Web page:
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Ti man makes fair an annual tradition

Frank Conlon walks past the wood carving demonstration area at the Essex County Fair on Aug. 12. Conlon has been to every day of the fair since he was 7 years old, spanning from 1928 to this years 163rd annual event.

Frank Conlon walks past the wood carving demonstration area at the Essex County Fair on Aug. 12. Conlon has been to every day of the fair since he was 7 years old, spanning from 1928 to this years 163rd annual event. Photo by Keith Lobdell.

— Frank Conlon enjoys sitting along the midway at the Essex County Fair, talking to fair-goers and watching the fair day after day.

It’s a tradition that dates back to 1928, when Conlon, 90, and living in Ticonderoga, was only 7 years old.

“Everything back then was for 10 cents,” Conlon said.

Conlon went to every day of the fair back in 1928, then did the same the next year. And the next. And the next, all the way up to the 163rd annual edition of the fair, held last week, Aug. 10-14.

“I have never missed a day,” he said. “I feel good and I still enjoy coming. I drive up from Ticonderoga each day.”

Conlon said that even though he was suffering from a recent back ailment this year, he was not about to break his streak of days at the fair.

“I have always wanted to be here,” Conlon said. “I have always come regardless of if I had something that I was presenting in the fair or not.”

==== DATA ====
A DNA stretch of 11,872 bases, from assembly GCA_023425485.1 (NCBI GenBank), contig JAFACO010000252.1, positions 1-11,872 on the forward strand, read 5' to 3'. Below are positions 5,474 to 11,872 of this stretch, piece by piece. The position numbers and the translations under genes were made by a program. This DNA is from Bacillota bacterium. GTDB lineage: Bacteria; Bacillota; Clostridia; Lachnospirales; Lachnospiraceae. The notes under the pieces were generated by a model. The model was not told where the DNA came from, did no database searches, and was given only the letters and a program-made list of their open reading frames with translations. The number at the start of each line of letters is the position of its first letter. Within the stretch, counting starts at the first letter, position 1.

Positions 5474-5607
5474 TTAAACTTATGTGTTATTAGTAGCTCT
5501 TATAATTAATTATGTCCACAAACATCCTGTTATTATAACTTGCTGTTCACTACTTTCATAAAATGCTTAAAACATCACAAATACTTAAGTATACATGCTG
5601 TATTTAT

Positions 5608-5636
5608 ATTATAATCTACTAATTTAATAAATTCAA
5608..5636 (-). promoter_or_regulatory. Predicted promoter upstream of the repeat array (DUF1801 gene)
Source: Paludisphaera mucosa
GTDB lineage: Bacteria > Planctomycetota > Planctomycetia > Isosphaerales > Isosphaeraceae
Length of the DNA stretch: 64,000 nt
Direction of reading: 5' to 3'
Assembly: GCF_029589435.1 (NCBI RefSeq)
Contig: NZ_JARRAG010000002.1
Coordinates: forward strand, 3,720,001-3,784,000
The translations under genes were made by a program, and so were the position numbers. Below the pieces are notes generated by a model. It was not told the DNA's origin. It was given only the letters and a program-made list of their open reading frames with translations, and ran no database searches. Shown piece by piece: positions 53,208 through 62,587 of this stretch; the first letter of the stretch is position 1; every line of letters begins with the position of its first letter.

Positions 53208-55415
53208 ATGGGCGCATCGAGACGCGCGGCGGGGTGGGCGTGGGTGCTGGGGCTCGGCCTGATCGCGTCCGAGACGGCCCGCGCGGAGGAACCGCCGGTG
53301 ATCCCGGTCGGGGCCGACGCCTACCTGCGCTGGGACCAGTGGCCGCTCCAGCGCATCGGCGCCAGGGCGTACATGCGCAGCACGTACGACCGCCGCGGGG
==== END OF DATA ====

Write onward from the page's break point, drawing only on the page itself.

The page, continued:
Conlon now spends his time in the shade, making new friends and catching up with old ones.

“I spend my time over by the tractors,” Conlon said about sitting in the Yandow exhibit. “It’s a nice spot in the shade on the midway. I come here early in the morning and leave a little earlier so I can beat the heat.”

Conlon said that he can recall several of the former fairs, but remembers it more in general terms and traditions.

“I liked it when the midway and rides were up in the front of the fairgrounds,” He said. “I have always enjoyed seeing the cows in the barns, even though I haven’t been able to make it over there this year.”

Conlon also said that, even at 90, the fair would not be complete without a visit to one of the many food vendors.

“I got my sausage,” he said. “That’s what I came here for.”

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